NORWEGIAN indie outfit The Megaphonic Thrift are about to bring their swooning, soaring noise rock sound to these shores.
The four-piece will be showcasing tracks from their newly-released eponymous second album when they visit the Midlands as part of a mammoth 20-date European tour.
As the band criss-crossed the continent, band member Linn Frokedal spoke to Mail reporter TIM FLETCHER.
AS their tour van hurtles between the German cities of Cologne and Munster, the Megaphonic Thrift muse upon the age old paradox of band life on the road — so many cities, so little time.
"The driving can be quite hard because we spend all our time in the van and you don't really get to see much of the cities you're visiting," says Linn Frokedal, bassist and vocalist.
"We really enjoy it and we do have a couple of days off together so we'll be able to fit in a small holiday, which will be really nice."
The 20-date tour takes in Germany, Austria, Switzerland, Belgium, Denmark, Italy, France and the UK, affording the band ample opportunity to observe cultural differences among their gig-goers.
"We haven't played places like Cologne before so it's not absolutely packed but people have been really enjoying it," says Linn.
"In places like Germany and Belgium people really get into the music and in the UK the crowd is very good too, whereas in Norway people stand quite still, just listening."
The band's new self-titled album, the follow-up to their debut, 2011's Decay Decoy, has garnered largely favourable reviews, the Guardian hailing its 'blistering, exciting opening brace' and Q magazine awarding it four stars, noting a 'refreshing broadening of the palette', but are the band concerned by the critical reaction they receive? "Our manager keeps sending us the reviews and of course we read them," says Linn. "We've had really good reviews in Norway and Denmark and pretty good ones in Germany and England too.
"We are happy with out album anyway but of course we want other people to like it as well."
The album, created in their home town of Bergen, marked a step change from their debut, the songs for which were largely created by frontman Richard Myklebust, in that Linn, drummer Frederick Vogsborg and guitarist Njal Clementsen had a hand in its writing.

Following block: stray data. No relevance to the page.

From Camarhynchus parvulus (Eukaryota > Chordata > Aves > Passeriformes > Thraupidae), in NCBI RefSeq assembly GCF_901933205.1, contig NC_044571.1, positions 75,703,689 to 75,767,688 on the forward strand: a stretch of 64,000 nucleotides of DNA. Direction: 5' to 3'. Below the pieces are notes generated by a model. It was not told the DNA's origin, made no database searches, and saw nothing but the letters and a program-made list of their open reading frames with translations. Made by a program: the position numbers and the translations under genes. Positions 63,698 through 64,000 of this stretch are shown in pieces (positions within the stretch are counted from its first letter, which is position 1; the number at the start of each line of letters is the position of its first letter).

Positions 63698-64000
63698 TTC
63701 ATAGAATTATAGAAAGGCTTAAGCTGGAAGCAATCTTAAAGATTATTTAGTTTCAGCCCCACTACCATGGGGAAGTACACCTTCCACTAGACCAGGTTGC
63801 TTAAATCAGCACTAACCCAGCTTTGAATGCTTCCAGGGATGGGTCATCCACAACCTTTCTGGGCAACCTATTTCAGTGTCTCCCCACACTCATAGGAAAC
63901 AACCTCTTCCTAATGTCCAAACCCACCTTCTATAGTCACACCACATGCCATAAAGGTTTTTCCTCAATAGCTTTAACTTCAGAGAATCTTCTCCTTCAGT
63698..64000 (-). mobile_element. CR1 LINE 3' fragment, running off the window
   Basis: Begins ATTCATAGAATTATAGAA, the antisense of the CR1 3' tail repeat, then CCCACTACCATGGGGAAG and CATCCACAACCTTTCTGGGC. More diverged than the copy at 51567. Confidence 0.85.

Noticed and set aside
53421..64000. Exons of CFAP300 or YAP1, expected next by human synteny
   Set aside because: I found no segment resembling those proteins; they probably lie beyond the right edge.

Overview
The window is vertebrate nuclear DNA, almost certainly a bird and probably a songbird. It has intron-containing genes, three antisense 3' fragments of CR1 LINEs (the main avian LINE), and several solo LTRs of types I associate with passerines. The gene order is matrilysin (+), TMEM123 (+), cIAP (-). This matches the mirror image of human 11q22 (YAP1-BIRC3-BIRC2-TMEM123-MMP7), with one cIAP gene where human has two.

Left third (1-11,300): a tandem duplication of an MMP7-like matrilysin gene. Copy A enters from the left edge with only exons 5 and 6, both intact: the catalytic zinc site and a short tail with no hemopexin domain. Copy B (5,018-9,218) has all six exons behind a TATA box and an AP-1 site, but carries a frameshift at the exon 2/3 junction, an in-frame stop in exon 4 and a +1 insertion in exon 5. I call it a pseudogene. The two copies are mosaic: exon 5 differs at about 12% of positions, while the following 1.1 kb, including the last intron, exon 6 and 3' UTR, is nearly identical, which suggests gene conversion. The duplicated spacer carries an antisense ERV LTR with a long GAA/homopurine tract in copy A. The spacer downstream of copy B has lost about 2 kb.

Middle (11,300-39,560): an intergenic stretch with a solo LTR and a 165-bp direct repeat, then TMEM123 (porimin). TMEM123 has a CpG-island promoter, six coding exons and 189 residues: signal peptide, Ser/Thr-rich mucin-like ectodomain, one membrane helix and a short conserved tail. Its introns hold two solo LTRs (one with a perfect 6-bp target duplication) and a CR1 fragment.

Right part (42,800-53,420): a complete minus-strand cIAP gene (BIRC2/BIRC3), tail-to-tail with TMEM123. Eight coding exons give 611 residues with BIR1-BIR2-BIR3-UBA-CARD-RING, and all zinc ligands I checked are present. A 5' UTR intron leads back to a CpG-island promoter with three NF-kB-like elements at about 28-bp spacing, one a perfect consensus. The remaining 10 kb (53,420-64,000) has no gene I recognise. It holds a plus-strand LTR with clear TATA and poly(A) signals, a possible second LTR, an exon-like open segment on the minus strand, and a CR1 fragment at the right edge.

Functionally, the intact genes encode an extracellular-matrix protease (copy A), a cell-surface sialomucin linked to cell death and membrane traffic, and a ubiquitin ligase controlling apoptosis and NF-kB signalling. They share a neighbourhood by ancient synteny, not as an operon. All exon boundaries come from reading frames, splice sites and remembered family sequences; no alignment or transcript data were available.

"On the last record Richard pretty much wrote all the songs and we'd been playing them live before we recorded them," says Linn.
"For this one, we were all involved in songwriting and we made all the songs together in the studio.
"Everything was fresh and I think you can hear that when you listen to the songs. I think you can hear a more specific sound and as a band we're developing our own sound."
The four all appear in other band, with Vogsborg's role in synthpop outfit Casiokids causing a particular challenge.
"They're on tour pretty much all year so it can be hard," says Linn. "It takes a lot of planning but we have a really good manager working for us so we're happy."
The band are on tour with up-andcoming Nottingham indie outfit Swimming and visit that city tomorrow (March 10) for a gig at the Boat Club, followed by a set at Birmingham Rainbow on Tuesday, part of their bid to increase their UK profile.
"We've played one show in Birmingham before and have played a couple of times in Nottingham.
"Our sound engineer is from there and of course we're touring with Swimming, who are really beautiful people and their music is great.
"I think England is a very hard country for bands because you have so many good bands yourselves so you really have to stand out to make the right people really love you.
"We love playing live, there's so much more energy and so many things you can do live you can't do on album — every night is different."
The Megaphonic Thrift appear at Nottingham Boat Club tomorrow (March 10) and Birmingham Rainbow on Tuesday (13). Tickets are available online at www.ents24.com.